Madam Speaker, I am pleased to take part in this debate today, for a few minutes, and particularly so as a member of the government party.
Since the election, last October, the Liberal government has taken to heart the commitments in our red book, the commitments that had been presented to Canadians after much reflection and debate within our political party.
For this government, jobs are the priority. Since its very first day in office, the new government began to keep its promises and implement policy initiatives designed to create jobs, to revive the economy, to spur economic growth, all things that Canadians had been deprived of during the last years of the Conservative government.
The February 24 budget we presented to the Canadian public was a continuation of the initiatives the government had begun to put implement. There was the infrastructure program that will create jobs directly, renew the infrastructure across Canada and kick-start the much needed economic growth. In the last budget, the government put the emphasis on small and medium-sized businesses as the engine of the economy, with several initiatives designed to sustain them across Canada, so that they can create jobs.
We also put the emphasis on the electronic and high tech sectors, which in our opinion are other engines of the Canadian economy. We have started to examine several areas of government policy and activity through in-depth reviews of foreign policy, defence and social security, a field I am involved in as chairman of a House committee.
We have taken measures to build up the confidence of Canadians in political and governmental institutions. Canadians have responded, as can be seen in the polls and in the decreased contempt they feel for politicians and the government. These measures have been taken under the guidance of a Prime Minister who is a man of experience, who feels a strong and sincere passion for Canada and the future of Canada, and who sees how this country can become one of the guiding lights of the 21st century.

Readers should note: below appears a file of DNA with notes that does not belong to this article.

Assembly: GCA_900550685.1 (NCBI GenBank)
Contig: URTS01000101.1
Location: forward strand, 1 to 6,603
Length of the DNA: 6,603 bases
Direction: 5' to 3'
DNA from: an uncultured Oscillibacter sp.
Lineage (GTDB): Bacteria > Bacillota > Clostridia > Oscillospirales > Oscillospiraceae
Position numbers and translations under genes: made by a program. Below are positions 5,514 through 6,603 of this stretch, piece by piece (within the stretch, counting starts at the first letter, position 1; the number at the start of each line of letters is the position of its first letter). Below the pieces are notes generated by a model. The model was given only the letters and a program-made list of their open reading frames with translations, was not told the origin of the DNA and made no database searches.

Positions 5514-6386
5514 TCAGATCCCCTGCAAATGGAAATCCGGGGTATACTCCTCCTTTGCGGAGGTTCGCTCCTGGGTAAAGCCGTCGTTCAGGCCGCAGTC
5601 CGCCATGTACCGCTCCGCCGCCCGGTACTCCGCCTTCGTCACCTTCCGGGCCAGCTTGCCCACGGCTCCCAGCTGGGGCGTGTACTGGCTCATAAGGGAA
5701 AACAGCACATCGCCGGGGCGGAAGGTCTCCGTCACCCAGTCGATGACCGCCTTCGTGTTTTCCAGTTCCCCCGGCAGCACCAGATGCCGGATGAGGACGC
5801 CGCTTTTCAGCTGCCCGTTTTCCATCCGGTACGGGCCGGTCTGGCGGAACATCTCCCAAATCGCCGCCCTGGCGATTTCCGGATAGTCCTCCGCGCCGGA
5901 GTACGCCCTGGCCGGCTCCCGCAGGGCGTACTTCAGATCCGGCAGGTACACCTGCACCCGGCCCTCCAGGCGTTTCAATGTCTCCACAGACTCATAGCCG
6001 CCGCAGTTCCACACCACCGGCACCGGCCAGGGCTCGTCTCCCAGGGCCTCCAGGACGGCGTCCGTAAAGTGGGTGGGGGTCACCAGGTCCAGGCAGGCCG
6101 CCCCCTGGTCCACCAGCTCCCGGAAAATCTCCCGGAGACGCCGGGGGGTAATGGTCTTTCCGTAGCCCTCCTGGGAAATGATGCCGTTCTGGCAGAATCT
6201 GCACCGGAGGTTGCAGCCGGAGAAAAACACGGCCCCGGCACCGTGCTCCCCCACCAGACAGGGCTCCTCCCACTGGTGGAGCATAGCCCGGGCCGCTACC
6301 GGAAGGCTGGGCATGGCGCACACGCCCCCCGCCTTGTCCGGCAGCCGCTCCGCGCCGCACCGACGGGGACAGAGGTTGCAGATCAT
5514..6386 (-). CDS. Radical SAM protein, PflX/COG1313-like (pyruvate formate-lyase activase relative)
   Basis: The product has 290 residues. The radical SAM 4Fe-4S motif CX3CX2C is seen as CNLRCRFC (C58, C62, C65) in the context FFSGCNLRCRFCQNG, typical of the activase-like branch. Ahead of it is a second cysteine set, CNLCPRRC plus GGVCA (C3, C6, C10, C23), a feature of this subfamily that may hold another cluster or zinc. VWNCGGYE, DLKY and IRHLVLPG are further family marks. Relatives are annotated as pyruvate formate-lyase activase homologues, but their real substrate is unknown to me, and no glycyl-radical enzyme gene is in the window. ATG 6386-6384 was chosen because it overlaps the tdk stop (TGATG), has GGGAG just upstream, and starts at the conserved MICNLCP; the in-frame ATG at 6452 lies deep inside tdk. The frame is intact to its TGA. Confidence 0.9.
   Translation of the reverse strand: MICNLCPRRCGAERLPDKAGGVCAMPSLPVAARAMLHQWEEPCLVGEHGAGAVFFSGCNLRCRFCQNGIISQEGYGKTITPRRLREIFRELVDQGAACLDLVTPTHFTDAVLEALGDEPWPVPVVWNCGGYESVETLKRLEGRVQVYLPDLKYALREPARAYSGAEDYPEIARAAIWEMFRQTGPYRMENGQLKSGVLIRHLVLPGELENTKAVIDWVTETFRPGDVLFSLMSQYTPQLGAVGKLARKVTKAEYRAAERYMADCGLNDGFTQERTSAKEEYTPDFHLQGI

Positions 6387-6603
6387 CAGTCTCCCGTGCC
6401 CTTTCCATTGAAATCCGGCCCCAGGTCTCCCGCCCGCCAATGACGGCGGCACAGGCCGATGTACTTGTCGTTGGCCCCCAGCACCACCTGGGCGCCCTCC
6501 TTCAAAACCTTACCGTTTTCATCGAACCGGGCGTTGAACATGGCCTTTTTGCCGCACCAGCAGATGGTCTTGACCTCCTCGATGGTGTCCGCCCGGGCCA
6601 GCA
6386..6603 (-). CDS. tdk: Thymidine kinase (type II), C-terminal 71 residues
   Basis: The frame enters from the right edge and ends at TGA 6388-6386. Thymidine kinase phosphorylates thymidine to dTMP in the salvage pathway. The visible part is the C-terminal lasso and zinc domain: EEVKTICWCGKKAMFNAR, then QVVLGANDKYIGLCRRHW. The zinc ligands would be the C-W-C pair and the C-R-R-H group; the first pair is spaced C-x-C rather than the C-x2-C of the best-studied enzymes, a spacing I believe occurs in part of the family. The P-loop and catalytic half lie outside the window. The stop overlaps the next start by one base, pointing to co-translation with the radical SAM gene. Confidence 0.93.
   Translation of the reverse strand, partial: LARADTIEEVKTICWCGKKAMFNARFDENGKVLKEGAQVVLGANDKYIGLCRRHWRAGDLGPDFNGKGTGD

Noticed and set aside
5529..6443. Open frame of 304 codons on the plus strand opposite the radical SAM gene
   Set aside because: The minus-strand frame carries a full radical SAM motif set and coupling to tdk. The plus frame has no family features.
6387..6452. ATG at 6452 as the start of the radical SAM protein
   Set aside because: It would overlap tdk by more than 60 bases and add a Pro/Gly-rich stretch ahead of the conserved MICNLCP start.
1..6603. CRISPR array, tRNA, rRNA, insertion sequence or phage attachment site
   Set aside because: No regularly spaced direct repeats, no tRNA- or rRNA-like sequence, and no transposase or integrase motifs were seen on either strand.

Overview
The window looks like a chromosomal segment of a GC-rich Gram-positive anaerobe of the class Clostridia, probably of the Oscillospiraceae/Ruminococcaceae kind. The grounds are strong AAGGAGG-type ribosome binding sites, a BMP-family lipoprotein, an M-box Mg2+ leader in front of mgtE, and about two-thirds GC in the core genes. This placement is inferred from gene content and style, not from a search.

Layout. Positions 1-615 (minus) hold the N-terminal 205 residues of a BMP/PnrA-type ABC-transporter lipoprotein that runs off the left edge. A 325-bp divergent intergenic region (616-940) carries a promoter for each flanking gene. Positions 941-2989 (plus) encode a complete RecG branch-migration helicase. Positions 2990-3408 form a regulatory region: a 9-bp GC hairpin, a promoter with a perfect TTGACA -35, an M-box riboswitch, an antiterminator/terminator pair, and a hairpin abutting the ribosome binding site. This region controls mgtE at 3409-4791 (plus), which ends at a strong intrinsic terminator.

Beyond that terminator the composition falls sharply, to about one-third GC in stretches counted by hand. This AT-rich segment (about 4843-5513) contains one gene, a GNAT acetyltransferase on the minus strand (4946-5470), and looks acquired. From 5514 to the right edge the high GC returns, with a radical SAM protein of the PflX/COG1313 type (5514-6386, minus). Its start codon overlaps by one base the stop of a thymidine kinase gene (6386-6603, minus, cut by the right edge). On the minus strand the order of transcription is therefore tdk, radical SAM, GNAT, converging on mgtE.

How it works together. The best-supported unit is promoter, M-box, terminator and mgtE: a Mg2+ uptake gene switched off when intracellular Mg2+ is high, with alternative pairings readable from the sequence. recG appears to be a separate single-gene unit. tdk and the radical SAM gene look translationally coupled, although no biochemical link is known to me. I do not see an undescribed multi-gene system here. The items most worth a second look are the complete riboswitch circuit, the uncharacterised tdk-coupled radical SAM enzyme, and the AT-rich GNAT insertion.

Quebecers have benefitted from federal programs and initiatives. The recent budget included measures to promote job creation in Quebec. That province was largely spared when severe cuts were made in Atlantic Canada, for whom defence spending is very important. It is not easy for those provinces.
The federal government took part in many joint programs with the Quebec government and Quebec firms to create jobs, particularly in the defence and high technology industries in Montreal, Quebec City and elsewhere.
It seems strange that the official opposition, which wants to take Quebec out of Canada, should always be saying, through this motion and its remarks today, that the federal government does not give enough money to Quebec and does not give enough contracts to Quebec firms. This is ironic and even inconsistent for a party dedicated to Quebec separation.
When the official opposition talks that way, it should think about the benefits for Quebecers of the presence of Quebec in the Canadian federation, and it should try to co-operate with the government in order to create jobs that will keep the economy going. It should strive to build a better Canada instead of breaking up this great country.